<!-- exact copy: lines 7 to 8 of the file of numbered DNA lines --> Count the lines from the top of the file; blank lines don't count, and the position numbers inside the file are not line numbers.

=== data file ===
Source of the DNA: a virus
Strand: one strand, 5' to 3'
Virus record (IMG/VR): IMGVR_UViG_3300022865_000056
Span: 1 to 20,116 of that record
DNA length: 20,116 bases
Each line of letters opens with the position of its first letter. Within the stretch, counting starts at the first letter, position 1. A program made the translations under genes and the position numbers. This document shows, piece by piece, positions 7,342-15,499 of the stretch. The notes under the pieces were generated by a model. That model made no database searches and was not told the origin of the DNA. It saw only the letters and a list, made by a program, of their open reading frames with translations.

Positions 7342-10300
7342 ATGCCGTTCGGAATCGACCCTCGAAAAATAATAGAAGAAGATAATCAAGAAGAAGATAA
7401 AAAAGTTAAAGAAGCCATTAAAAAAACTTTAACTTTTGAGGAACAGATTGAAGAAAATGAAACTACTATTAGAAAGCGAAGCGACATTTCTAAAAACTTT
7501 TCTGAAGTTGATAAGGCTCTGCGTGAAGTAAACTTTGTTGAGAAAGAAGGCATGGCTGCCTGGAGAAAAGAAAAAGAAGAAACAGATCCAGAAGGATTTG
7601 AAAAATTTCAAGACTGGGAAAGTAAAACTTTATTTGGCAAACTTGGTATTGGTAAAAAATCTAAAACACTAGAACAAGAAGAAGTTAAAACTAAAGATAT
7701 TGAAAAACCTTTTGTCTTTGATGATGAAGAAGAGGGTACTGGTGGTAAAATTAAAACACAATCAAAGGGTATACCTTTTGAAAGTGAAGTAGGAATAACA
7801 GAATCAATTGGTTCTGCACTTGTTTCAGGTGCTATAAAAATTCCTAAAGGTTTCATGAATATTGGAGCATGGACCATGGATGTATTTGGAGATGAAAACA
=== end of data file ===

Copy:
Positions 7342-10300
7342 ATGCCGTTCGGAATCGACCCTCGAAAAATAATAGAAGAAGATAATCAAGAAGAAGATAA